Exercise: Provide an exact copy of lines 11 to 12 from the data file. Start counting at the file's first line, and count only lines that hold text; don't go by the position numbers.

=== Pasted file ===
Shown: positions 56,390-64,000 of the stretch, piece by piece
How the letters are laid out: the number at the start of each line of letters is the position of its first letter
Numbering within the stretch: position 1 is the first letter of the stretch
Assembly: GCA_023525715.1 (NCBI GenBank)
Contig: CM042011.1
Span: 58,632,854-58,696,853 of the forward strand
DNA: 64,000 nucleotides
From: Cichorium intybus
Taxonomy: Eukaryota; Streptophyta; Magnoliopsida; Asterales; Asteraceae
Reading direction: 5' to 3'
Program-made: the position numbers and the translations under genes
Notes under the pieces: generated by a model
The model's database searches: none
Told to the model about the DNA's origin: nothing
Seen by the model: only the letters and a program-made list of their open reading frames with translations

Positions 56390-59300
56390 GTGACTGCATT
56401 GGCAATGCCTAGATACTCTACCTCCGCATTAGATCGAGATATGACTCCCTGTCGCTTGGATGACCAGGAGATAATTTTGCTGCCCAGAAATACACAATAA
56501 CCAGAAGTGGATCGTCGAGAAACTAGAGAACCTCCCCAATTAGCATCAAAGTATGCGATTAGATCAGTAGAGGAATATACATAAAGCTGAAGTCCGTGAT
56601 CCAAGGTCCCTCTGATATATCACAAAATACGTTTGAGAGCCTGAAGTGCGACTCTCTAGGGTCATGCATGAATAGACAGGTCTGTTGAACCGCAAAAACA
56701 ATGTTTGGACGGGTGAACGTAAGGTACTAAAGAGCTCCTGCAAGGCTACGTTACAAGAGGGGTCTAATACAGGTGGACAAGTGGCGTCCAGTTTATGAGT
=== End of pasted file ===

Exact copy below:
Program-made: the position numbers and the translations under genes
Notes under the pieces: generated by a model